Ethiopia News: “Villagization,” collectivization for the 21st century?

NAIROBI, Kenya — During the dark days of the Derg — a murderous regime run by Mengistu Haile Mariam that ruled Ethiopia from the 1970s and 1980s — there were a lot of terrible policies that made already difficult lives scarcely tenable.

Among them was the forced movement of the rural population as part of a Stalinist inspired program of "collectivization," which failed in its intent to boost agricultural production.

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According to a new report from Human Rights Watch, the government of Meles Zenawi is little different. The report titled "Waiting Here for Death" details the forced movement of thousands of people, particularly in the Gambella region, into new settlement as part of a program dubbed "villagization."

Such population transfers are not new. Ethiopia has a long and brutal history of failed attempts at resettling millions of people in collectivized villages, particularly under the Derg regime, in power until 1991, but also under the current government of the Ethiopian People’s Revolutionary Democratic Front (EPRDF). The villagization concept has now been reborn in Gambella under the guise of “socioeconomic and cultural transformation."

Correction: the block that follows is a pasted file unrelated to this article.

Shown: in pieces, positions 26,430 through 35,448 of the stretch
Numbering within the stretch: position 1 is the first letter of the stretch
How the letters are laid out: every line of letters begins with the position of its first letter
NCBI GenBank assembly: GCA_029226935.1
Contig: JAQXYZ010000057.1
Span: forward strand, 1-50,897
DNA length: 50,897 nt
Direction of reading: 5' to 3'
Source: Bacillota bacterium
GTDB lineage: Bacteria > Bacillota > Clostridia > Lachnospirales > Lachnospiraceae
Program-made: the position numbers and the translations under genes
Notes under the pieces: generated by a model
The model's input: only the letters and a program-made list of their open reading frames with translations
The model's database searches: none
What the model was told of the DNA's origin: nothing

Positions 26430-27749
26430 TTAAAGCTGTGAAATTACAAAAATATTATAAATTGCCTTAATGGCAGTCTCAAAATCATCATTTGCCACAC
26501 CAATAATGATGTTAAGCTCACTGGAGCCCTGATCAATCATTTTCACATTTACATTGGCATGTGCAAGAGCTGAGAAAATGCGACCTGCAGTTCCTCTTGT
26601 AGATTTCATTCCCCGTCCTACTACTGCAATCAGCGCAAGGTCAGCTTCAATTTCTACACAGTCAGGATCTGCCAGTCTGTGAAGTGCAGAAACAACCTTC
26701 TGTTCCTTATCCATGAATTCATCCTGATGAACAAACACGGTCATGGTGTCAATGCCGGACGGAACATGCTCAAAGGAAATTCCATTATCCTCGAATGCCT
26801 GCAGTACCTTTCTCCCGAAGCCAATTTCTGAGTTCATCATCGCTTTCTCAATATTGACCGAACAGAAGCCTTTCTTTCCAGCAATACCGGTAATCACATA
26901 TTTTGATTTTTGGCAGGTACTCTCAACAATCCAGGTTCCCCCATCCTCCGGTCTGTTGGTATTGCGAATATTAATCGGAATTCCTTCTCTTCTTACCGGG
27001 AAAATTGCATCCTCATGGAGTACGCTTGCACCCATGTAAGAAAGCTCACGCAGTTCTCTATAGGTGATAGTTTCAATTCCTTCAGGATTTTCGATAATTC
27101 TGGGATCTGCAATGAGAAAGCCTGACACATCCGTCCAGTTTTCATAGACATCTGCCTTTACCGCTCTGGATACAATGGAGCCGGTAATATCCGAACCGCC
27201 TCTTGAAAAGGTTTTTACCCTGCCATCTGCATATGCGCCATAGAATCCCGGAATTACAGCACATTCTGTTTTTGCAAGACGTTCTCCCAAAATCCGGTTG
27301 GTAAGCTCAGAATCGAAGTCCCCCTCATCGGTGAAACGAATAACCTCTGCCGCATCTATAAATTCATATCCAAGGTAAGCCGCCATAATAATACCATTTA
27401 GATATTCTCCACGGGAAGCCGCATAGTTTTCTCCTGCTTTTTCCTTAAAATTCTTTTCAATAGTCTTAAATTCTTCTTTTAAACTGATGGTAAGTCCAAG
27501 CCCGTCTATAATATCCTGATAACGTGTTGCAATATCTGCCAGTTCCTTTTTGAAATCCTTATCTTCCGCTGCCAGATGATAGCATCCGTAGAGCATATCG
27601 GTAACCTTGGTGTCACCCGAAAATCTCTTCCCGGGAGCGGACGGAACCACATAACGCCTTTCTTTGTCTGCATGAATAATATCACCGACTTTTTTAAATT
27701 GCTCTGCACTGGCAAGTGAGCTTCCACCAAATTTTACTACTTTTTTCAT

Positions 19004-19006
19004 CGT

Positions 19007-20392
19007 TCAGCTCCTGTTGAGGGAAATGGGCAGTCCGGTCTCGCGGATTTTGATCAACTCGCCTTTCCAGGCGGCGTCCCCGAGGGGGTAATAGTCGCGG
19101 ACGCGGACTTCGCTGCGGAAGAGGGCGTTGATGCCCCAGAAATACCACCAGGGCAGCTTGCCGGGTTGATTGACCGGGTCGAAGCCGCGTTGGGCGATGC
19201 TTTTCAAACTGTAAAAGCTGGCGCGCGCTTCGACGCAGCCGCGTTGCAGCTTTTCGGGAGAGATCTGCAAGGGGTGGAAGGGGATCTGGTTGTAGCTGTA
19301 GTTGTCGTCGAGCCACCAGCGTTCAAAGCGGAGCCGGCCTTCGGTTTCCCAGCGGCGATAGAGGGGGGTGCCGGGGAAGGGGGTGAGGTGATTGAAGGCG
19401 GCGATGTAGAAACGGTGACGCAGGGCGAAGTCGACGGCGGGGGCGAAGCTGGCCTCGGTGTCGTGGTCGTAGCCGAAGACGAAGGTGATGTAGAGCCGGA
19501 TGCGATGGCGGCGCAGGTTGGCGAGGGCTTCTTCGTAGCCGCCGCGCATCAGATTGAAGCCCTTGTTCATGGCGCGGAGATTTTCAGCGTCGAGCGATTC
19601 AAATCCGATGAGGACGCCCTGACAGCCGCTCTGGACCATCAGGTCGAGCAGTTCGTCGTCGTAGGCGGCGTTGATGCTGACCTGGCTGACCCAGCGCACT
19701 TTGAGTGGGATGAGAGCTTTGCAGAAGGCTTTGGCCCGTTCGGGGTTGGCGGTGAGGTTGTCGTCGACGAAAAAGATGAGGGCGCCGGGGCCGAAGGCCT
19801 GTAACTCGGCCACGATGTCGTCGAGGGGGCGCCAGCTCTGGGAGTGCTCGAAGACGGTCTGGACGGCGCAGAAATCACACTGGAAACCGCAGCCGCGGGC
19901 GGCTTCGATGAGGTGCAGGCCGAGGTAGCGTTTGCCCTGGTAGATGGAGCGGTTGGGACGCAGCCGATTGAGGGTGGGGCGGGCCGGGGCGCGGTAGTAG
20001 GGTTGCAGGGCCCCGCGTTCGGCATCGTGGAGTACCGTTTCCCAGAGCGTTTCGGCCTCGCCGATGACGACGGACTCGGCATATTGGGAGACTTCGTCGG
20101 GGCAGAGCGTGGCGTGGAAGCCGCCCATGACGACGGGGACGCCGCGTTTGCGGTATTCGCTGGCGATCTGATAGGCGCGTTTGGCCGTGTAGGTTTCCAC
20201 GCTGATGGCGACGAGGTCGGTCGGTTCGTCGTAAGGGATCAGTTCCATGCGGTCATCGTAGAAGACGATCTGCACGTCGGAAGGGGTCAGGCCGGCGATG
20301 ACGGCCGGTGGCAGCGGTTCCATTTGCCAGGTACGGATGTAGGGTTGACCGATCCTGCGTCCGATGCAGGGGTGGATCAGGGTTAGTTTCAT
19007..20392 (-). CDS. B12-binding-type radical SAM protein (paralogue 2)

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The idea, according to the government, is that it can provide better basic services to its people if they live in new villages. Any movement is supposed to be voluntary and things like education, healthcare and sanitation should be provided in the new villages. Jan Egeland, Europe director at Human Rights Watch, said this is not what's happening.

The Ethiopian government’s villagization program is not improving access to services for Gambella’s indigenous people, but is instead undermining their livelihoods and food security. The government should suspend the program until it can ensure that the necessary infrastructure is in place and that people have been properly consulted and compensated for the loss of their land.

The advocacy organization also implicated donor governments such as those of the United States and the United Kingdom for, "providing support for forced relocations" by funding the basic services that are the motivation for the relocations, but which are mostly not provided.

Unsurprisingly, the Ethiopian government rejects the report and its findings, the BBC reports.

But perhaps most nefarious of all is the way in which the Ethiopian government is selling-off the forcibly vacated land to foreign investors, as reported by GlobalPost back in 2010, in deals that activists say do not benefit the local people.

More from GlobalPost: Ethiopia's human rights record scrutinized 

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